Caring for Your Child after an Adenoidectomy,
Myringotomy, and Tube Placement
What is an Adenoidectomy and
Myringotomy and Tube Placement?
Your child’s surgery is designed to help
with chronic ear problems. The adenoid is
located in the back of the nose behind the
palate. It can cause problems with
Eustachian Tube function. The Eustachian
Tube helps equalize the pressure and
removes fluid from the middle ear space
behind the eardrum. It is what allows you to
“pop” your ears when you yawn or swallow
in an elevator or airplane. Removing the
adenoid helps the Eustachian Tube function
more normally. Myringotomy and pressure
equalization tube placement creates a
temporary artificial Eustachian Tube in the
eardrum. This allows for immediate
equalization of pressure and also for any
fluid in the ear to dry up.
What to Expect
ξ Your child will have a sore throat for
up to a week.
ξ A small amount of bloody drainage
from the nose is common.
ξ A low-grade fever is normal, up to
102 θ F regardless of the method used
to take a temperature, for up to 7
days after surgery.
ξ Neck pain is common for up to 10
days. A warm, not hot, heating pad;
ξ Soaking in a warm bath; or
massaging the neck may help
ξ Foul-smelling breath is common for
2 to 3 weeks.
ξ Your child may have a nasal-
sounding voice and/or snore for
awhile. This will go away in time.
If it goes on longer than 3 months,
please tell your doctor.
ξ Restless, disturbed sleep or
nightmares may occur for a couple of
ξ It is common for children to have
slight drainage from the ear for 1 to 3
days. The drainage may be bloody,
clear, or pus-like.
ξ Ear drops are prescribed to be given
3 times a day for 3 days. The drops
may be more comfortable for your
child if you hold the bottle under
warm tap water first.
What to Do
ξ Your child may have an upset
stomach from the anesthesia. Start
with clear liquids and go to solid
food as your child can handle it. If
vomiting, start over with clear
ξ Have your child drink a lot of fluids.
Offer liquids often, even if they are
ξ Your doctor may suggest giving
Acetaminophen (Tylenol ),
together with Ibuprofen. You will
be told of the dosages for both
medicines on the day of surgery.
ξ Your child may go back to school or
daycare in 2 to 5 days if well enough
and may take part in normal routines
when feeling better.
ξ Ear plugs are not needed for most
children with tympanostomy tubes.
There are some situations where
your provider may recommend use
of ear plugs. For example, if your
child has ear pain with swimming or
develops ear drainage after
swimming, ear plugs may be used.
Your child will be scheduled for a post op
follow-up visit at the Pediatric ENT clinic 1-
3 months after surgery.
When to Call Your Child’s Doctor or
ξ Nausea and vomiting that doesn’t go
ξ A fever over 102 θ regardless of the
method used to take a temperature.
ξ Bleeding from the nose or mouth that
ξ Discomfort that doesn’t go away
after Tylenol and ibuprofen are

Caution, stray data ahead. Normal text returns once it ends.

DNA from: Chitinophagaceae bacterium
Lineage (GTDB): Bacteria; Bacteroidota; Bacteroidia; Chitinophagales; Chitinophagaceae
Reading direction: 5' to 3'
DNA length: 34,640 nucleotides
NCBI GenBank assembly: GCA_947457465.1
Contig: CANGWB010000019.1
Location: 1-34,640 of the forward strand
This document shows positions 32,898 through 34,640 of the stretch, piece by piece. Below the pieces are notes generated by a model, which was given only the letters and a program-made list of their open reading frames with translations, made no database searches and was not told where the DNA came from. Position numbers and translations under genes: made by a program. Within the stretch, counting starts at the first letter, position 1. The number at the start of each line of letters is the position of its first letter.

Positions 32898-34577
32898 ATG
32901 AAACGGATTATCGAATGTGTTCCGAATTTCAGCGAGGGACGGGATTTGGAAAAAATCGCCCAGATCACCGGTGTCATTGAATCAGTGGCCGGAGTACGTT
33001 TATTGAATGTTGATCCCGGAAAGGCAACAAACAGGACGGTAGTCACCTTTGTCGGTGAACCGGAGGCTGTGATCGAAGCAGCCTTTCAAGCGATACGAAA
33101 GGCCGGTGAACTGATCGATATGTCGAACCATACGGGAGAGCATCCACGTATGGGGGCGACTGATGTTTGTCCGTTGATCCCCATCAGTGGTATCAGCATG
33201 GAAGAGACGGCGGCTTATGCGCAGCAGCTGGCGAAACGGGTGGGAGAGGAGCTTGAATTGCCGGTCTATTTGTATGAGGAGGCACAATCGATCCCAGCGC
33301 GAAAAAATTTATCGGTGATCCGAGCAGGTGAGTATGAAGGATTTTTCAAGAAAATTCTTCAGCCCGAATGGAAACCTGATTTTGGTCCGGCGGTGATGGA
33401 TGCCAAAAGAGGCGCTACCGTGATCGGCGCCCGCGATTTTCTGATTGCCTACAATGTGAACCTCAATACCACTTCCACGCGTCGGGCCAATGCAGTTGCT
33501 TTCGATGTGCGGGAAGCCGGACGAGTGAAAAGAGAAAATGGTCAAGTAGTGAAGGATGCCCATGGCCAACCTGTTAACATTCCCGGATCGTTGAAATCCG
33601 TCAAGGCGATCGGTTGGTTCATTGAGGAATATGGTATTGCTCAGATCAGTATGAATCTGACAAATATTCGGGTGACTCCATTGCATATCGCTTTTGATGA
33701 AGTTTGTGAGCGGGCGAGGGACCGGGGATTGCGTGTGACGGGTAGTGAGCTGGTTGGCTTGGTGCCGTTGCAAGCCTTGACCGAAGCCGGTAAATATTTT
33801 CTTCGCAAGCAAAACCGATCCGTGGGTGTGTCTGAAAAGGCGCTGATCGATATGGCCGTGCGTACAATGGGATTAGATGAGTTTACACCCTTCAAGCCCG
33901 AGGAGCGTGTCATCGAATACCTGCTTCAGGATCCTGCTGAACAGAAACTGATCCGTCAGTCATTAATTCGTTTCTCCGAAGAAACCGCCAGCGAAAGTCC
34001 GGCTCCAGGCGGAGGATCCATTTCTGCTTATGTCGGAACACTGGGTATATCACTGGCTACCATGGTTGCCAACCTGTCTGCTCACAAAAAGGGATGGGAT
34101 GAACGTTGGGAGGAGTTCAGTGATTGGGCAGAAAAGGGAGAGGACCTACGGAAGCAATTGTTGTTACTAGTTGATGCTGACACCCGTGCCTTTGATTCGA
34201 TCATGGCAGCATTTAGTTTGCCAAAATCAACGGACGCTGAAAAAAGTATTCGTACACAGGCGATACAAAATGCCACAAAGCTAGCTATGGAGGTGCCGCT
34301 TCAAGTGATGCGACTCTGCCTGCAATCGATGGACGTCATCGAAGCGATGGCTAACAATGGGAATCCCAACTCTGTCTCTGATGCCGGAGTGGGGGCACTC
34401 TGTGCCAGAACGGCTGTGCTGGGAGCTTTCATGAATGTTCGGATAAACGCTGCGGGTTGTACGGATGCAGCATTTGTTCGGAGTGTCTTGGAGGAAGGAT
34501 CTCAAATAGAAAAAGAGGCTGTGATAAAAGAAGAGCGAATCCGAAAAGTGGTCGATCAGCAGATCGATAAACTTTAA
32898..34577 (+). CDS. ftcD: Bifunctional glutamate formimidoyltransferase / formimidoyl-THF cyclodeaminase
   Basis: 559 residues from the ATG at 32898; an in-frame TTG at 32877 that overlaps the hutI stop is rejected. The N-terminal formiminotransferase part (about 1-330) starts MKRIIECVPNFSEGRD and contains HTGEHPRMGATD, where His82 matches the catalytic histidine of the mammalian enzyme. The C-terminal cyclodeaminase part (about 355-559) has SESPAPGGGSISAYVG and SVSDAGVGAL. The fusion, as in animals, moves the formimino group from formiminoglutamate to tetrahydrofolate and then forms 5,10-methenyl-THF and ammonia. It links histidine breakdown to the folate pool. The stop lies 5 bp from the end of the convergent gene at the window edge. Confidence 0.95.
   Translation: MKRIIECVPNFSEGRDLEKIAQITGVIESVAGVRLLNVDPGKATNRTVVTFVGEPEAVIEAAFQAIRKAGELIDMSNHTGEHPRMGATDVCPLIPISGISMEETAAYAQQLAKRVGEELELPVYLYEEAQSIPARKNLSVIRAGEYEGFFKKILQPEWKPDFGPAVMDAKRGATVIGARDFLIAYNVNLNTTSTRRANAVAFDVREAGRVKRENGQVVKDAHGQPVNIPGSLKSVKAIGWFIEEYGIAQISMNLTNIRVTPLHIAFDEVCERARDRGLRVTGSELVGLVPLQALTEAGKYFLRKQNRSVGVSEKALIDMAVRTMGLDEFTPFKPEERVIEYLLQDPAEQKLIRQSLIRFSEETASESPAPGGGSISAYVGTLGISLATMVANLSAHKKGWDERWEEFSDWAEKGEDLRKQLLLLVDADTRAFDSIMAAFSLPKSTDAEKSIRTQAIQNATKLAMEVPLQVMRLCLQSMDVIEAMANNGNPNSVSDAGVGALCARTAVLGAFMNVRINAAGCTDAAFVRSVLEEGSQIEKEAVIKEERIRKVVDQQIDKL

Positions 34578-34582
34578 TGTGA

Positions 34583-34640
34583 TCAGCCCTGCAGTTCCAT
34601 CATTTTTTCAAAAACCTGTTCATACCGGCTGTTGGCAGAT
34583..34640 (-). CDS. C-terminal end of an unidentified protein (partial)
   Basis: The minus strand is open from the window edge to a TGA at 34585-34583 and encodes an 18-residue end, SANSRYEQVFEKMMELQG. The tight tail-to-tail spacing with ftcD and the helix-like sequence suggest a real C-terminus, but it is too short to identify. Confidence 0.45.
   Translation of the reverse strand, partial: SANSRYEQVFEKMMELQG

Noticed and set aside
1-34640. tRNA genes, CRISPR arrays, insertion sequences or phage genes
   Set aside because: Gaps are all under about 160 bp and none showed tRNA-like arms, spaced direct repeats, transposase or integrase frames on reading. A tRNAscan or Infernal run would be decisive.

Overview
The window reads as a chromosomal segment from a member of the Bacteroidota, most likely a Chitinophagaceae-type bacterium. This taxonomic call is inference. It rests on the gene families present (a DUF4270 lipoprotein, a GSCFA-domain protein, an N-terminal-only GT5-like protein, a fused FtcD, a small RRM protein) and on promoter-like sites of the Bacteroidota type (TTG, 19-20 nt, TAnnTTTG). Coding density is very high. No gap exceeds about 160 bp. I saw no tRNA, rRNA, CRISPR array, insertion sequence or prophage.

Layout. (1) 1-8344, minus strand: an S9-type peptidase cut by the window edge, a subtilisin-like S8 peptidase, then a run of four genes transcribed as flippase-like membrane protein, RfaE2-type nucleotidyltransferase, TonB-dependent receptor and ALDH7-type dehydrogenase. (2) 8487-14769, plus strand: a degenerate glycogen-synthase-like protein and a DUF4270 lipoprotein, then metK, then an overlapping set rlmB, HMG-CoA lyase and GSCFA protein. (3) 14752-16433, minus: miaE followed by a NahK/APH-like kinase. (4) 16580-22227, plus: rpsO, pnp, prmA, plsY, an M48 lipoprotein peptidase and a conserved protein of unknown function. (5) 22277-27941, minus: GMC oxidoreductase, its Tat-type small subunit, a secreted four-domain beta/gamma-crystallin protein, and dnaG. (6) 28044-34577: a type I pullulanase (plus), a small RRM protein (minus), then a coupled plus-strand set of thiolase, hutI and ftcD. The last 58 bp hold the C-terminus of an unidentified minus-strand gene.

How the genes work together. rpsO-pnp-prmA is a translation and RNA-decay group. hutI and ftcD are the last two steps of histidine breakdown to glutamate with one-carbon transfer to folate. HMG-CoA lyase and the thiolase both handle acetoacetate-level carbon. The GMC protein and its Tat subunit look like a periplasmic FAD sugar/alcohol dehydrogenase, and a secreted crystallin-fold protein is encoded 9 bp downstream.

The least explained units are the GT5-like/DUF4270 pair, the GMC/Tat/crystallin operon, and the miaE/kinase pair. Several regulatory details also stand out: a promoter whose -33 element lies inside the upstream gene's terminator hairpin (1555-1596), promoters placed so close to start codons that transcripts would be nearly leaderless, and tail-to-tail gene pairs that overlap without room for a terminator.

ξ Ear pain that goes on for more than 3
ξ Ear drainage that continues after the
postoperative ear drops stop
ξ If you think your child is not
recovering as expected.
It is normal for ears to drain from time to
time while tubes are in place. This drainage
tells us there is fluid in the middle ear space.
This could cause infection if not treated.
The drainage may be clear, yellow, white,
green or bloody.
Call the clinic number listed below to report
the first time your child’s ear(s) have
drainage. At that time the nursing staff will
start the process for your child to take
therapeutic ear drops. They will ask for
your pharmacy’s name and set up refills for
6 months. You will be given specific
directions for how many drops to give, how
many times a day, and how long to give ear
You may treat your child’s ear drainage
without calling the clinic once you have the
prescription for ear drops. Call the clinic
however, it the drainage does not stop within
the time frame on the directions for ear
If you have any questions or concerns when
at home please call:
Pediatric Otolaryngology (ENT) Clinic
(608) 265-7760 weekdays from 8:30 am to
After hours and weekends, this number will
give you the paging operator. Ask for the
Otolaryngology (ENT) doctor on call. Give
the operator your name and phone number
with the area code. The doctor will call you
If outside of Madison, call toll-free at: 1-
Your health care team may have given you this information as part of your care. If so, please use it and call if you
have any questions. If this information was not given to you as part of your care, please check with your doctor. This
is not medical advice. This is not to be used for diagnosis or treatment of any medical condition. Because each
person’s health needs are different, you should talk with your doctor or others on your health care team when using
this information. If you have an emergency, please call 911. Copyright © 10/2017 University of Wisconsin Hospitals
and Clinics Authority. All rights reserved. Produced by the Department of Nursing. HF#5849